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Order 636 Principles Needed in Power Market

Order 636 Principles Needed in Power Market

A principle that was the cornerstone of FERC's landmark gas restructuring rule, Order 636, is absent from Order 888 and is at the root of many of the reliability problems in the bulk power market, say industrial power customers and a utility/marketer.

The Commission recognized "so astutely" in Order 636 that comparability of service and pricing for similarly-situated customers was the "linchpin for overcoming both competitive and reliability challenges" in the natural gas industry, said affiliates Dynegy Power Marketing, Dynegy Power Corp. and Illinois Power Co. That "piece of the puzzle," however, is missing from the wholesale power market.

Order 636, which came out in 1992, "engineered.....a comprehensive retooling of the natural gas market," giving customers access to sufficient supplies of gas at reasonable prices, the Dynegy affiliates said; but that wasn't so in Order 888. FERC "cannot postpone any longer the implementation (or at least a fuller discussion)" of initiatives to assure similar access and sensible prices for electric customers, they noted.

Likewise, the Electricity Consumers Resource Council (ELCON), the American Iron and Steel Institute and the American Chemistry Council (Industrial Consumers) believe FERC "should go beyond mere behavioral rules for checking the discriminatory conduct of transmission owners by adopting the electricity equivalent of Order 636..."

Specifically, the Commission should "respond affirmatively" to a March 1998 filing in which petitioners proposed that FERC "divorce" regulated transmission owners from their affiliated merchant operations, forcing the merchant facilities to "seek and obtain transportation pursuant to identical rules.....that govern all other shippers," the Industrial Consumers said.

Imposing this Order 636-like strategy in the electric industry "is even more essential because the degree of vertical integration of the incumbent utilities makes the incentive and opportunity to discriminate much greater than it was in the less-integrated natural gas industry," the group noted. "FERC must undo many of the consequences of 65 years of regulation for real competition to emerge" in the wholesale power market.

The Dynegy and ELCON comments were in response to the Commission's two-part request in May for industry suggestions on short- and long-term initiatives for enhancing the reliability of the power grid. Industry filed comments at FERC on ways to improve reliability in the short term in early June, while the deadline for proposals addressing long-term reliability was a week ago [EL00-75].

Dynegy and ELCON cautioned the Commission against looking to regional transmission organizations (RTOs) as a cure-all for reliability problems. RTOs "are not the panacea to the industry's ills.....[E]ven if the Commission mandated RTO formation, it would still fall well short of addressing the market disparities and the fundamental inequities resulting from the lack of comparable access to transmission service for all market participants," the Dynegy affiliates noted. For instance, they said RTOs would do little to stop transmission owners from hiding their "discriminatory behavior behind the cloak of native load."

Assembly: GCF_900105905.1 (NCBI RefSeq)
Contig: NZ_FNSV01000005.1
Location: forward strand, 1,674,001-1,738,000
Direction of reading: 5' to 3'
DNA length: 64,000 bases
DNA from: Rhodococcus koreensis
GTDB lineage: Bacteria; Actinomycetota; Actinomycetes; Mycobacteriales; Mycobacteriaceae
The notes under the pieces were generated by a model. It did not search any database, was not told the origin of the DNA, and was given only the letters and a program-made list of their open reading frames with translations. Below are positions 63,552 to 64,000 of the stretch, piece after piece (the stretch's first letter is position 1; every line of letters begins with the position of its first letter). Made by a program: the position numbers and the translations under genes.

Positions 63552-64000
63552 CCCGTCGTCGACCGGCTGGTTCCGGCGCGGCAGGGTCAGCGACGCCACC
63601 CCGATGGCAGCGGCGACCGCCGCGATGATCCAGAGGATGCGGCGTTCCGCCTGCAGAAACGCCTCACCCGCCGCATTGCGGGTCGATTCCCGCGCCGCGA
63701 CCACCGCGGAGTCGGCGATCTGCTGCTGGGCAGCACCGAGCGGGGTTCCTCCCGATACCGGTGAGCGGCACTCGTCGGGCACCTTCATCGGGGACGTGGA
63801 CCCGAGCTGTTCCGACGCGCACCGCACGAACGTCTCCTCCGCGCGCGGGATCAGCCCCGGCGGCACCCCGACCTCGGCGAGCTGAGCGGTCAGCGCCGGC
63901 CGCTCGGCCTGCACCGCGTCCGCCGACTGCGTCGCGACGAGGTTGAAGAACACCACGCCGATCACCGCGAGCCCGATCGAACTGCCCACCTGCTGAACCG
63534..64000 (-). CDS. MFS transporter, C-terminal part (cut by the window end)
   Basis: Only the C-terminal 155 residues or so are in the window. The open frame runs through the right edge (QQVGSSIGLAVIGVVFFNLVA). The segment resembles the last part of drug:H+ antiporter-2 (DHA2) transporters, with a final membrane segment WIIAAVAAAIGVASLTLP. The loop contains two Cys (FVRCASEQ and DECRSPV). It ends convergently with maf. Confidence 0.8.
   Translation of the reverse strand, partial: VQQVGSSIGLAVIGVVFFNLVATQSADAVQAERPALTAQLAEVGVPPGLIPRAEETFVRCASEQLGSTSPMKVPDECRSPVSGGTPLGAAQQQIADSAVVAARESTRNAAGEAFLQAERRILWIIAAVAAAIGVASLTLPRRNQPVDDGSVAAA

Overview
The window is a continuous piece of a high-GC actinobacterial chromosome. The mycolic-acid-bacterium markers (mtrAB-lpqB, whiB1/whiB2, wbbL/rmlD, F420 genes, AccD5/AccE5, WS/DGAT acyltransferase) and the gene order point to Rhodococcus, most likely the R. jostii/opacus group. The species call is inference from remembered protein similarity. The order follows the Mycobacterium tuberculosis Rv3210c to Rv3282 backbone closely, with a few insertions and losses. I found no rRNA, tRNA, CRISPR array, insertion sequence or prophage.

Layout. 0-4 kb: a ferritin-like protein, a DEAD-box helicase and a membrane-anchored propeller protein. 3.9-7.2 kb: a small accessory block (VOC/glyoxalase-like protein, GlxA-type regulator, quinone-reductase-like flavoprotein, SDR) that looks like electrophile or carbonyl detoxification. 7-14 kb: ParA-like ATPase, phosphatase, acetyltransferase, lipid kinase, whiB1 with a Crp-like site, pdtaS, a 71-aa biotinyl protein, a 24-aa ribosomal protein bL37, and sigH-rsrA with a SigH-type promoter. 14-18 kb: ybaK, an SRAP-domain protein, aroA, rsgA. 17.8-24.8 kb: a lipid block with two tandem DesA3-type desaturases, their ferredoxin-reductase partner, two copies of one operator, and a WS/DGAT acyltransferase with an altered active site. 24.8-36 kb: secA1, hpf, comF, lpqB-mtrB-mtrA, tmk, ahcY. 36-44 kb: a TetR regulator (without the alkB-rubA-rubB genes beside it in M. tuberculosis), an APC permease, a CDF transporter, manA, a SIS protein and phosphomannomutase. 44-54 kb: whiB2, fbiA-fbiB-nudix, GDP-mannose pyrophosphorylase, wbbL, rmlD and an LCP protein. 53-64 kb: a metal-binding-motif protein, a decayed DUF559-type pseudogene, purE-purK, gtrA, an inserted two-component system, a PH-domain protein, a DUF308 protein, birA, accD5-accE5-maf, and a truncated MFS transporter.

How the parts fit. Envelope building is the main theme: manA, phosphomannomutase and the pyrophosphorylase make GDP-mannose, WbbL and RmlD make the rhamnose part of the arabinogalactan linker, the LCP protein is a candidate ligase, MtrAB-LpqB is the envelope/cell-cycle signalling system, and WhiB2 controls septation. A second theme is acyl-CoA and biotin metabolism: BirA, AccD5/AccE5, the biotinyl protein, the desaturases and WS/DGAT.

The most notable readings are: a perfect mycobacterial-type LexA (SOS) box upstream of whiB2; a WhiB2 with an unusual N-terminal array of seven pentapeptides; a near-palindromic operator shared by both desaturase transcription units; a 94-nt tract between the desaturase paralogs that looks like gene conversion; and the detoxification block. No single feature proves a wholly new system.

FERC's prior policy on independent system operators (ISOs) and its voluntary rule on RTOs are failing, contends ELCON. "Reliability problems (and irrational pricing conditions) are just as (if not more) endemic of existing ISOs than regions that are not served by ISOs."

In a white paper filed at FERC, the Electric Power Supply Association (EPSA) cautioned the Commission against letting RTOs actively involve themselves in competing generation markets, saying this could further jeopardize the "reliability and stability" of the markets in the long term. RTOs should stick to operating transmission systems in a reliable, non-discriminatory manner, the group said.

Unfortunately, however, nearly all of the existing ISOs - the California ISO, the PJM Interconnection, the New England ISO and the New York ISO - "have shown that they are inclined to take on a significant role in power markets, which can preempt private market development," the group of energy suppliers noted. Their intervention is mostly seen in the form of price caps on generation, EPSA said.

Every operational ISO has invoked price caps this summer. "Price caps mute price signals that would generate capital to build generation. Indeed, the mere rumor that the Commission was considering national price caps for generation a few weeks ago caused an almost $8 billion exodus in capital from generator stocks in two days," the Dynegy affiliates noted. Dynegy stock was among those affected by the rumor.

While FERC has given industry "some guidance" on the issues influencing reliability, "some of it is dated, some of it is sketchy, and some of it is unclear and subject to misinterpretation," the Dynegy affiliates said. "Fortunately, however, serious (and surprisingly candid and progressive) discussion on these issues is taking place as market participants meet to decide their RTOs. Indeed, momentum is growing in some parts of the industry to move decidedly away from contract path, after-the-fact pricing [for transmission] and to a model where power can be bought and sold in a forward market through the use of hedging tools that provide price certainty. These discussions are occurring largely without the benefit of Commission participation."

Susan Parker

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